No-frills power-trio Karma to Burn bring guitar-bass-drums fury to the Bullingdon. Or do they?
As we know, Karma to Burn are all about the expected. End-to-end riffs, no vocals, no experimentation, no frills. They do not deviate, they do not change: certainty is their currency and you pretty much know what’s coming up – an hour or so of shit-kicking, dust-and-gasoline guitar hooks ground out by three grizzled road-dogs bonded by a volatile history of bad drugs, bad attitudes and band break-ups. Seeing the reunited Will Mecum-Rob Oswald-Rich Mullins line-up nail the Audioscope headline slot a couple of years ago was a proper treat, and now they’re back to give us more.
But before West Virginia headlines, Oxford must support. That honour falls to local heroes Desert Storm who charge the Bully with infectious, Clutch-inspired rhythm ‘n groove and supreme confidence. Immense.
Karma to Burn take to the stage almost without anyone noticing. And as the first notes crunch forth tonight, something’s not quite right.
Who’s the drummer?
And where is the bassist?
First question first. By not following Karma’s personnel moves last year, I missed the fact that drummer Rob Oswald left not just the band but music itself, sick of the lies and compromises at the business end of the music business. He got out.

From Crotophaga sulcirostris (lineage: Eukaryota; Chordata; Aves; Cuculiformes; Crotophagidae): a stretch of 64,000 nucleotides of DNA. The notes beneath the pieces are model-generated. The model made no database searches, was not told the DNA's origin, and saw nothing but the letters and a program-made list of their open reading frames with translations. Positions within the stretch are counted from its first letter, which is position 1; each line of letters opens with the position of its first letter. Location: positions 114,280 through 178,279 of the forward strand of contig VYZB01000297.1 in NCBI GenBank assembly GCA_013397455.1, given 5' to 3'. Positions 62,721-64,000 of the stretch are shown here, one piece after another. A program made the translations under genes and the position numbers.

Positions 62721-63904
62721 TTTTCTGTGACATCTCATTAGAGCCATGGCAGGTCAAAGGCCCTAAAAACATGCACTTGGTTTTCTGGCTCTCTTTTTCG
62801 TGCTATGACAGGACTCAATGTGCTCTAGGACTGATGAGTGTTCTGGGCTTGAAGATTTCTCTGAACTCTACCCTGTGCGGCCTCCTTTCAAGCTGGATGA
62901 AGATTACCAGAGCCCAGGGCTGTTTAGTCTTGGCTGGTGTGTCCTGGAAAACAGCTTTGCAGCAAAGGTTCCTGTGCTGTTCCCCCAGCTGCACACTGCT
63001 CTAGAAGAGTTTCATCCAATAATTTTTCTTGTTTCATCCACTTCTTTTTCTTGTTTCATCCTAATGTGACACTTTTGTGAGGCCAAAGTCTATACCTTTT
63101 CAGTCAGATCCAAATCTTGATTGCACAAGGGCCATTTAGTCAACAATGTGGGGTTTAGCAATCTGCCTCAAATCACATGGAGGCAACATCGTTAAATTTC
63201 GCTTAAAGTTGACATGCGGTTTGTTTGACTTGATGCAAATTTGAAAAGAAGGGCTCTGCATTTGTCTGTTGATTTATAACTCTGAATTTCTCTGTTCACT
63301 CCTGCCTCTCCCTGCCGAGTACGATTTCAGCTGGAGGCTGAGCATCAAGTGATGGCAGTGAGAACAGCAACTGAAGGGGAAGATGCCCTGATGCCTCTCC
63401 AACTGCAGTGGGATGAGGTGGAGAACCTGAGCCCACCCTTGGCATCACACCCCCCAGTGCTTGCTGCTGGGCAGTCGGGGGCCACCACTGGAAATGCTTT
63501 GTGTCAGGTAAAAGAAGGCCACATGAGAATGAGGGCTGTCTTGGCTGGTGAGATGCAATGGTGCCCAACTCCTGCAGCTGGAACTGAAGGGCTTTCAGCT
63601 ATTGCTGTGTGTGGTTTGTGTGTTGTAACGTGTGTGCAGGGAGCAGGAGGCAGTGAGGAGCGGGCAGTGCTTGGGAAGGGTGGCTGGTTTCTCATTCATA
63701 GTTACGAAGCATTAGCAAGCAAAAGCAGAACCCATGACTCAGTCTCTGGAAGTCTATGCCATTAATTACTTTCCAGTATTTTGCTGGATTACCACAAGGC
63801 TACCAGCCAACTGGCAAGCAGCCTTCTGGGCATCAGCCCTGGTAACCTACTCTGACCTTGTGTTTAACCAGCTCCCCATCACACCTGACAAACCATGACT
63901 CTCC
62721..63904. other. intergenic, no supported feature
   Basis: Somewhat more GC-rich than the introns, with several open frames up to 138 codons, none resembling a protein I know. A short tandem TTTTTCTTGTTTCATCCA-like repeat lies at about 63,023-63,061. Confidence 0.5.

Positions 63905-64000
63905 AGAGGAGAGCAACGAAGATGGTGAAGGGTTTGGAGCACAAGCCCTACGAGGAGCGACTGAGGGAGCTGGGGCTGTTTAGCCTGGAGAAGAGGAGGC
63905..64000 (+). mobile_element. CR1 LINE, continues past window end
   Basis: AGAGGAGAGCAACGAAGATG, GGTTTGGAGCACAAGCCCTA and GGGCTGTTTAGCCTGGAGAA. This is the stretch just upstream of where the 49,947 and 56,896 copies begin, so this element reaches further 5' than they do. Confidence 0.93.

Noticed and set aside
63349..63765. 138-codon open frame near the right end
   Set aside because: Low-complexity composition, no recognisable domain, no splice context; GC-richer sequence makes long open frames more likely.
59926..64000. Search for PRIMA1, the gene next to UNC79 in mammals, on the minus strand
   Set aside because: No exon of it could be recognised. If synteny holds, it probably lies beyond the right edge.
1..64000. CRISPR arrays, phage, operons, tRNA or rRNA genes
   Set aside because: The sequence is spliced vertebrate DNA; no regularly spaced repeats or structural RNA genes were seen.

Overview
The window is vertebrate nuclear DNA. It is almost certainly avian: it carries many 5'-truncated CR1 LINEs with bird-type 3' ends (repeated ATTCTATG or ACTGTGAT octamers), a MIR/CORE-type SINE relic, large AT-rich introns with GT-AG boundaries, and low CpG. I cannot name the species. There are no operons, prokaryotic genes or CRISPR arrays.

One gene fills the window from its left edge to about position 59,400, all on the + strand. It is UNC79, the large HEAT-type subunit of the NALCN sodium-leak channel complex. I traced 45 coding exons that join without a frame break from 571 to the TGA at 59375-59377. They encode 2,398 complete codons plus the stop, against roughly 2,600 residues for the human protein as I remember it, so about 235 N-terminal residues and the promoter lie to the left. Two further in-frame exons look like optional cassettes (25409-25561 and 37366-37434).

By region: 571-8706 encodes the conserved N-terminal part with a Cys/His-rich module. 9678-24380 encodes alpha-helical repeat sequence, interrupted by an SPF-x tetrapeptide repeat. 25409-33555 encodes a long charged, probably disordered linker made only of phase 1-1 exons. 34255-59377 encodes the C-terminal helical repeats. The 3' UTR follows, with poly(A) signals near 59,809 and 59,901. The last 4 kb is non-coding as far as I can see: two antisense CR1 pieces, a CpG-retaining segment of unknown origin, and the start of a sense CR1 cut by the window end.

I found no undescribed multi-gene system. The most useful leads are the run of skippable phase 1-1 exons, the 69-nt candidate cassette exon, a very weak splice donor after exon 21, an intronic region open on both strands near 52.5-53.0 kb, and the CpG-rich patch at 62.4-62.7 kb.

As for the bass space … it remains a void. Rich Mullins never shows. Nothing is mentioned.
So for a band who trade in certainties and absolutes, this is an unsettling start. Does Will Mecum (guitar) plus a drummer (Evan Devine) count as a Karma to Burn experience?
Sonically, yes. As soon as those amps push Mecum’s Karma-sized riffs out, the doubts diminish and grins emerge. This music isn’t sophisticated, it’s as stripped down as you can get – there aren’t even any solos – and yet, live and loud in a small venue, it unleashes a very primal urge to just ROCK OUT. The Bullingdon back room does exactly that, whirling into a mosh as the wordless tracks blast past. Job done. And with job done, Mecum and Devine swiftly depart.
Whether this two-piece format is Karma to Burn’s future is something we don’t know yet. Losing Oswald’s unkempt wildman intensity is one thing but if Mullins’s genial cool is AWOL too … that’s a hefty personality deficit for a band who are pretty minimal to begin with. Tonight they pull it off – I think. Let’s see what happens.